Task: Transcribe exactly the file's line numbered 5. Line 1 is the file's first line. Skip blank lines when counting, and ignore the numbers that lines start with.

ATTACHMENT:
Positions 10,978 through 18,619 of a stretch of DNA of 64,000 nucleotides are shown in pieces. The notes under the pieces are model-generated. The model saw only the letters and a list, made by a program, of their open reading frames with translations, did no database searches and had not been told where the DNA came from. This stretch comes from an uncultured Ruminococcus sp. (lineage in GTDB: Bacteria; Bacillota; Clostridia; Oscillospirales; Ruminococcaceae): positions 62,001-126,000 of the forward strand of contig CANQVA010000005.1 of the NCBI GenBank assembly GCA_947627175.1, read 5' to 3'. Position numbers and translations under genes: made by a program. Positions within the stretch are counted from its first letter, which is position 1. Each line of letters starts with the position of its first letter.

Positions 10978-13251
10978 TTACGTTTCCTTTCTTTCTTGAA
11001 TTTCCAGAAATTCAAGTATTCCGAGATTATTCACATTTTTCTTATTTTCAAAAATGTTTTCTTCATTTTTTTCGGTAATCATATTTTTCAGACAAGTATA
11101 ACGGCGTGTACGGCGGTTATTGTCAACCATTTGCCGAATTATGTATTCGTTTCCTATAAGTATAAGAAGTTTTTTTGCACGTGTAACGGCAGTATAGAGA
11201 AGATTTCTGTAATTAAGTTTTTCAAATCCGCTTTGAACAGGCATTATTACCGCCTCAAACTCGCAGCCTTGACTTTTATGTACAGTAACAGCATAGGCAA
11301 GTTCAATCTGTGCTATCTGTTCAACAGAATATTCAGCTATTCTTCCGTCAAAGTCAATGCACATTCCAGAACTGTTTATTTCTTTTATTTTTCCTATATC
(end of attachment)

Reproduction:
11101 ACGGCGTGTACGGCGGTTATTGTCAACCATTTGCCGAATTATGTATTCGTTTCCTATAAGTATAAGAAGTTTTTTTGCACGTGTAACGGCAGTATAGAGA